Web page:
Wednesday, April 2, 2008

Spring is Sprung?

We have snow on the ground again. Lots of heavy, wet stuff, clinging to tree branches and telephone wires. Very pretty, but after all, aren’t we supposed to be suffering from global warming? Where’s my daffodil? Where’s my crocus? The robins are back, they make the mornings dance with their lilting songs, poor things. Where are their worms?

The robin is probably my favorite bird – though the chickadee gives him a run for his money. I claim the robin because when I was about ten or eleven years old a robin sat on a tree branch over my head and very patiently taught me his song. It happened in Chicago. My parents and siblings and I had gone down from Milwaukee to visit our Uncle Clark and his wife, Norma, and their son Dick. It had gotten kind of noisy in the house so I went out in the back yard and there was a robin singing his heart out. I fancied myself a whistler (though I wasn’t, or not much of one), so I tried to whistle his song back at him. After a few tries, he flew over to this young tree near the back door and whistled the first few notes. They sounded something like “cheerio!” So I whistled they back at him. Not very well, I guess, because he whistled them again. We went back and forth until he was satisfied, then he added the next notes: “Cheerio, hey-there!” Very slowly he taught me the entire song, a few notes at a time, until I had the whole thing: “Cheerio, hey-there, cheer-roo, cheer-ray, chariot,” or something like that. Many years later I learned that birds sing to warn others off their territory and I was sad to think we’d been having a quarrel, not a lesson. But more research and reading convinces me I was right the first time, and had an almost-transcendental experience in which a cock robin taught me his song. What’s more, fifty-odd years later I can still set a neighborhood of robins whistling back at me while walking down the street. Did you know that there are regional accents in the robins’ song? Minnesota robins have a kind of gurgle or choke sound in their song that Wisconsin and Illinois robins don’t.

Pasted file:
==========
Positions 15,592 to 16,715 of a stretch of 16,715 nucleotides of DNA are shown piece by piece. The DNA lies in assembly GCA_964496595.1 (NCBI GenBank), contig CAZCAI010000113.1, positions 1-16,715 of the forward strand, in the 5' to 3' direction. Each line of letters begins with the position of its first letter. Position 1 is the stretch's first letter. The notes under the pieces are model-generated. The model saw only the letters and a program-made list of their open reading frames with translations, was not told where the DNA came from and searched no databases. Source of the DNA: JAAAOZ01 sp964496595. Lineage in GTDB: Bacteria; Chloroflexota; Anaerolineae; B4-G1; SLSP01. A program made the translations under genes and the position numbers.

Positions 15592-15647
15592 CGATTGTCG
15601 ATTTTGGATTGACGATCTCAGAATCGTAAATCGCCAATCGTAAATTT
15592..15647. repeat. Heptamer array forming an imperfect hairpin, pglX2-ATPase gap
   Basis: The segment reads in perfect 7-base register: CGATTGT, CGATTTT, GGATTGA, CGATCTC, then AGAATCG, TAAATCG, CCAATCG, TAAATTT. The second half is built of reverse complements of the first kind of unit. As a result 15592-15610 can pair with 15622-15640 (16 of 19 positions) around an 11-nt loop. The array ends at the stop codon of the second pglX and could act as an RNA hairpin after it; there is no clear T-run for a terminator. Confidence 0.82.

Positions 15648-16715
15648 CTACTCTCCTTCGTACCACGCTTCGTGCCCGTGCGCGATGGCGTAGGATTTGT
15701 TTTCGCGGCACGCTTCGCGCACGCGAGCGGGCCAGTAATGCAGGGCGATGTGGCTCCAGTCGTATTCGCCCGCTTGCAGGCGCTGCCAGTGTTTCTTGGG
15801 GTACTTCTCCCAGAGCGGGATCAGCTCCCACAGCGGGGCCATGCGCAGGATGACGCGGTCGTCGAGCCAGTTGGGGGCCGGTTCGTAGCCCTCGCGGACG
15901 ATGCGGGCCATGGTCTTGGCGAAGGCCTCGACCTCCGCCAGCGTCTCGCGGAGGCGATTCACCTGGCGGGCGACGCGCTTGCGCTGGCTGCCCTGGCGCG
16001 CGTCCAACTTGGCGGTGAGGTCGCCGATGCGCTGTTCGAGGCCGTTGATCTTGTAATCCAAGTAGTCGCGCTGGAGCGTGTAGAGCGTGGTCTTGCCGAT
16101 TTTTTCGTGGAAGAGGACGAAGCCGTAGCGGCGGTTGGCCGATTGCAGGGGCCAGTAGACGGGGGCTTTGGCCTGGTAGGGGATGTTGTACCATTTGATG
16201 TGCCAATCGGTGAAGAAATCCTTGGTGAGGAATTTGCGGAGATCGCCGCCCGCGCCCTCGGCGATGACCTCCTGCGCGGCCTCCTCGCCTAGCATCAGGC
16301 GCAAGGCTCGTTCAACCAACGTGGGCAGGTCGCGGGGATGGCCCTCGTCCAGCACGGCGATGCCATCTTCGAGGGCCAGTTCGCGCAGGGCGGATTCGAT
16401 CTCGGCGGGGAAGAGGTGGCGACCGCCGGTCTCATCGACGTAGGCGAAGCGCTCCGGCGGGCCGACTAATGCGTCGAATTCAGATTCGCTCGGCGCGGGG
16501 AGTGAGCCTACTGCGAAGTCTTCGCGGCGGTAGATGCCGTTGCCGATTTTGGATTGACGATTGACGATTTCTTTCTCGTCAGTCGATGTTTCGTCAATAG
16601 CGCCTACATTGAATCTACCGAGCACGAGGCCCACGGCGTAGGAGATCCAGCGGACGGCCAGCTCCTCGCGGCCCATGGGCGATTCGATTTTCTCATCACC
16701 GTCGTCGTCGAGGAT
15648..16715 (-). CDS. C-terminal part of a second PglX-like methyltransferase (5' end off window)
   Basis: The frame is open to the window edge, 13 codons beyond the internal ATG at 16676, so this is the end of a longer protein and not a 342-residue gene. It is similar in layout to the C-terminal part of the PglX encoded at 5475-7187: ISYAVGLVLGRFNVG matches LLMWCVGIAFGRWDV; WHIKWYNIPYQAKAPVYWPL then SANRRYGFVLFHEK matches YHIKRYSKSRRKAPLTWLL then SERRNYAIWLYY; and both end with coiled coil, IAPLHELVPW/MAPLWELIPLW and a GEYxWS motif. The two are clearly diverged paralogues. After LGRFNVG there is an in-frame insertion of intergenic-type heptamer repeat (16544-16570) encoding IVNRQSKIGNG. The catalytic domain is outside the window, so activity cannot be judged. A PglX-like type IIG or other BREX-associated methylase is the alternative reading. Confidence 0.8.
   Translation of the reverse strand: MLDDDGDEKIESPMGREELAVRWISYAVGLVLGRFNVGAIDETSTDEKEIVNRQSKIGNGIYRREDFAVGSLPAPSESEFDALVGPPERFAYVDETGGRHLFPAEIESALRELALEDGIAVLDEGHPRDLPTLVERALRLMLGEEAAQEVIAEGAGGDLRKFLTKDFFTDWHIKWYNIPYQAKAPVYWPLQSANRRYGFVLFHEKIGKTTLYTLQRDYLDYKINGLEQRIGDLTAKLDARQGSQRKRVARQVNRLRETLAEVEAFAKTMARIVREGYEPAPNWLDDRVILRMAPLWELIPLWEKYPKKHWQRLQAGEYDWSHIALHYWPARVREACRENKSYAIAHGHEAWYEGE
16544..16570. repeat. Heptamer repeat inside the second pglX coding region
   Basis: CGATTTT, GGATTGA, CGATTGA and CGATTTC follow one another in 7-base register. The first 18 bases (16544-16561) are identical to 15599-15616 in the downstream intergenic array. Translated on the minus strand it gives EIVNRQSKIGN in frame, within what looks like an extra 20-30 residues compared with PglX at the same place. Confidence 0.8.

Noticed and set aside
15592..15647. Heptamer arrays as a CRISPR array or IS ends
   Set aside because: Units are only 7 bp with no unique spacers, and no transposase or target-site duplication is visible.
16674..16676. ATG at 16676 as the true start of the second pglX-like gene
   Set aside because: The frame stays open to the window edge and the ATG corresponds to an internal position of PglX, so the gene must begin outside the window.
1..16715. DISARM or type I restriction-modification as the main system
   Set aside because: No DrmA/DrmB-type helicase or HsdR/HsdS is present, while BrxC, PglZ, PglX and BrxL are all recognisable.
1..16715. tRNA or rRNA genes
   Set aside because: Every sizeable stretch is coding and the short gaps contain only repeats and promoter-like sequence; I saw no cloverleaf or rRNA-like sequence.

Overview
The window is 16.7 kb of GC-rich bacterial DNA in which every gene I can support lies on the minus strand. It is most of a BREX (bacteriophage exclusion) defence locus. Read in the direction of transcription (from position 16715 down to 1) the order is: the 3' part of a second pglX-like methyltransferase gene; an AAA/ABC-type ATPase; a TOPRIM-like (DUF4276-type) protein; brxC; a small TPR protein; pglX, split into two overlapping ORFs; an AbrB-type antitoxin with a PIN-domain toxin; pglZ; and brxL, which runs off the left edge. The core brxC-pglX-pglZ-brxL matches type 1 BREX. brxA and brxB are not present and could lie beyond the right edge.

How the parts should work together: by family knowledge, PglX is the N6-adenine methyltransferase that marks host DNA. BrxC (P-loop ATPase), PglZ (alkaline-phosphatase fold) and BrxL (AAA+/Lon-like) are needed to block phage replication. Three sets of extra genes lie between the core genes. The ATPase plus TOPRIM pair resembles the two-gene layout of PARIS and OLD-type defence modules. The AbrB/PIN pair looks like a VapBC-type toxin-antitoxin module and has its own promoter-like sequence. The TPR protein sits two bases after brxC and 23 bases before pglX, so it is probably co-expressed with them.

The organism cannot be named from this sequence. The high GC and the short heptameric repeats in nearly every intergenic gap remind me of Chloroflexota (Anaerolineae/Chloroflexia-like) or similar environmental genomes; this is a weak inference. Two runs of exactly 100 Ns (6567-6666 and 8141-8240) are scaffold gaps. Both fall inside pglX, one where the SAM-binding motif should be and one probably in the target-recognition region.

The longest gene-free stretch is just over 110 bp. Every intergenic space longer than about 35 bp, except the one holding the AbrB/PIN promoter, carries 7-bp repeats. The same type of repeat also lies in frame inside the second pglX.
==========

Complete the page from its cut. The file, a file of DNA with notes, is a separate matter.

I can also whistle at cardinals and get a reply, but they’re easy, just the old wolf whistle with the second note repeated three or four times.

Chickadees are even easier, just say “Chickadee-dee-dee-dee-dee!” in a teasing voice and he’ll generally come back at you. My brother-in-law, Thomas Manuel, is a hunter and chickadees like suet. So when he’s up on his deer stand the chickadees gather, even going so far as to stand on the bill of his cap, waiting for the gun to go off and the field dressing of a deer to take place so they can have a feast on the fat. He claims they get impatient and start to scold when a deer is not forthcoming. He also claims they get pushy when he eats his lunch time sandwich, saying (in chickadee, of course), “You gonna eat all of that?” But Thomas is a great story-teller.

I’ve got two appearances in a single weekend coming up. The first is at the International Quilt Festival in Rosemont, Illinois, a suburb of Chicago. It’s a huge thing, people arrive in busloads. The quilts are beyond amazing, well into astonishing and moving. I’ll be there Thursday evening, April 10, when the show opens, then all day Friday. I’ll be sitting at The Craftsman’s Touch booth – Linne Lindquist sells every imaginable book on quilting, and some fiction related to stitching. On Saturday the 12th I’m going to Trinity Christian College in Palos Heights, another Chicago suburb, for a gathering of stitchers, where I’ll give a paid talk after a luncheon.

I am very relieved to announce that the notated manuscript (that means my editor took a couple of swipes at it and suggested some changes) of Thai Die went in the mail on March 31, barely under the deadline wire. This has, for some reason, been an extraordinarily difficult book to write, and I’m glad to see the backside of it. In a few days I'll get out the synopsis of Blackwork and begin writing again. I think Blackwork won't be as difficult.


Terri Thayer said...

Oh, I'm so jealous you're going to the Chicago show. Enjoy! That's a lot of good energy.Quilters love your books. Take in the love!

Monica Ferris said...

One of the unexpected pleasures of writing this series is the sweetness of stitchers. They are kind, good, generous, wonderful people, and I just lap up the love and energy at these events.

Camille Minichino said...

Congratulations on Thai Die, Monica ... I would think you'd need more than a few days break! I try to take a couple of weeks, even at two books/year. I might do some short pieces, but not another novel!
Am I lazy??
(that's rhetorical!)

Monica Ferris said...

Camille, normally I'd want a longer break between books. Am I lazy? Absolutely! But this book has been nibbling around the fringes for several months, and I think if I don't start it pretty soon it'll get stale. Does that make sense?

Kathryn Lilley said...

I love the story about chickadees. I remember as a child feeding them in the back yard of our house--still my favorite birds in the world!